- The Washington Times - Friday, August 8, 2008

Defensive end Andre Carter is a talented pianist, but he has played virtually solo on the field the past two years. When Carter led Washington with six sacks in 2006, the next Redskins player had three. Last year when Carter topped the Redskins with 10½, the most by a Washington defensive lineman in seven years, no one else had more than five.

So while Carter felt terrible when left end Phillip Daniels suffered a season-ending torn ACL on the first day of training camp, he was thrilled that the Redskins replaced Daniels hours later with Jason Taylor, whose 117 sacks rank first among active players.

Taylor turns 34 on Sept. 1, but as he showed on “Dancing With The Stars” this spring, he can boogie with the best of them. And he can still get to the quarterback. The 2006 NFL defensive player of the year recorded 11 sacks last season.

Saturday’s home preseason opener against the Buffalo Bills, in which Taylor and Carter will play a few snaps, will provide the first glimpse of what could become the Redskins’ top pass rushing tandem since Dexter Manley and Charles Mann.

Marco Coleman and Bruce Smith combined for 22 sacks in 2000, but they totaled 9½ the next year before Coleman departed for Jacksonville. Manley and Mann averaged 22 sacks during their five full seasons together as starters.

“I see us having two edge rushers causing havoc,” Carter said. “It opens so many great things for me and for Jason. And it will help our inside guys, too. If the quarterback steps up to try to avoid us, [Cornelius Griffin], Demetric [Evans], Kedric [Golston] any of those guys can make the play. I’m hoping to have a lot more opportunities for one-on-one matchups. The sky’s the limit.”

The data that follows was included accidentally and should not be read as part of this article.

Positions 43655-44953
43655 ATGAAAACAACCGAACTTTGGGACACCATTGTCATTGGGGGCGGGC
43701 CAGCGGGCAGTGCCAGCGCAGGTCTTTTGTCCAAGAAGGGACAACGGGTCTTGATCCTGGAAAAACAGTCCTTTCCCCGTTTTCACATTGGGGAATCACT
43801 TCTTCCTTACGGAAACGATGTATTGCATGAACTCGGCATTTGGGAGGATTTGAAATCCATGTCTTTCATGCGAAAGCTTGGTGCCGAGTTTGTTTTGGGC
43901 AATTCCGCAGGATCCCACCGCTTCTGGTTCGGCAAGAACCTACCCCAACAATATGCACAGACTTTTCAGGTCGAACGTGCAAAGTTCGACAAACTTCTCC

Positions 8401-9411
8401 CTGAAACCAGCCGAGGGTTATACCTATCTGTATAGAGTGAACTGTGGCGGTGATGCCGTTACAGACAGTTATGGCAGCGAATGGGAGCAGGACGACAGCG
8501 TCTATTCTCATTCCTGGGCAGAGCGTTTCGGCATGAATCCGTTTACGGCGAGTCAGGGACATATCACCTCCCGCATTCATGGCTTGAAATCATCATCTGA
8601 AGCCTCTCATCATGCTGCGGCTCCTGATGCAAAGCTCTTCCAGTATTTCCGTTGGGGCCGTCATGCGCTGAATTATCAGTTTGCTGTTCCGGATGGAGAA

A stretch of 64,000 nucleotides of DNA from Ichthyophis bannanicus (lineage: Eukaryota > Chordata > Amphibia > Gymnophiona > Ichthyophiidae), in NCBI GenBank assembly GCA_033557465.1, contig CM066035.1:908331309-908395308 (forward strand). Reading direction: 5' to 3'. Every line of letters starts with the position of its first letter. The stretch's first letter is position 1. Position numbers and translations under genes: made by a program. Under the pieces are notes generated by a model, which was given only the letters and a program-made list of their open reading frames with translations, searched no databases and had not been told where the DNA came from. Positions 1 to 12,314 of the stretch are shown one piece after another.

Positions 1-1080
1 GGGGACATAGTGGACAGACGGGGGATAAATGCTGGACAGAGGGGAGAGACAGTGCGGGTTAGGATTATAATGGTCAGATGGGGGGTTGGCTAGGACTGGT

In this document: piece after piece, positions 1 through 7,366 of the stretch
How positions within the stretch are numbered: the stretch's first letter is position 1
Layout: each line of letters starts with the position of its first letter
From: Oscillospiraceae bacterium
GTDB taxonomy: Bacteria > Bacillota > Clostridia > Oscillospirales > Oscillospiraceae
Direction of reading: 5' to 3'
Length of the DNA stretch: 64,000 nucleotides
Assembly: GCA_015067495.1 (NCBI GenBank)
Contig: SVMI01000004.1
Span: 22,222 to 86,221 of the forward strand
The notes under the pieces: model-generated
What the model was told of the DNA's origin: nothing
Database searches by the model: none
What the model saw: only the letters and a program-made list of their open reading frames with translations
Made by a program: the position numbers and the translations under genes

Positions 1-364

That was supposed to be the case for Carter when he left the San Francisco 49ers for a six-year, $30 million deal with the Redskins in 2006. Instead, he had two sacks in his first 11 games as Washington, a playoff team in 2005, started 4-7. Carter had four sacks in the final five games and then helped the Redskins return to the playoffs in 2007 with his most productive season since 2002 when he posted a career-high 12½ sacks.

“My first year here, I was making the adjustment back from linebacker,” Carter said. “The season didn’t go well for the team, and I was putting pressure on myself until [then defensive line coach Greg] Blache told me just to let it loose. I finished strong. Last year, I fed off that and had a good year. We made the playoffs. Now I’m feeding off what I did last year.”

Taylor and Carter should feed off each other before feeding on quarterbacks.

“We’re getting more comfortable together,” Taylor said. “But you never know how it’s going to work until the games start. This can definitely be the best combination I’ve been a part of. You’ve got two quick guys off the edge that can rush the passer and collapse the pocket. We’re not the biggest guys. We’re long guys that can run.”

But can the 6-foot-4, 252-pound Carter and the 6-6, 244-pound Taylor stop the run? The 276-pound Daniels, a champion weightlifter, is stout at the point of attack. Carter and Taylor rely more on their athleticism.

“It’s easy to sit behind a desk and [criticize],” Taylor said when asked whether he and Carter could defend the run effectively against 300-pound offensive tackles.

Said Carter: “As long as my feet don’t get twisted, playing the run is not a big issue.”

Added defensive line coach John Palermo: “I feel very comfortable with both of our ends playing the run well. If you play good technique and you play hard, you’ll be fine.”

For Carter, after seven seasons with one playoff victory, being fine in 2008 goes beyond sacks.

“Sacks are great, but this is my eighth year,” the 29-year-old said. “The one thing I want is a Super Bowl ring. I can have four sacks the whole year, but if we go to the Super Bowl, that’s every man’s dream.”



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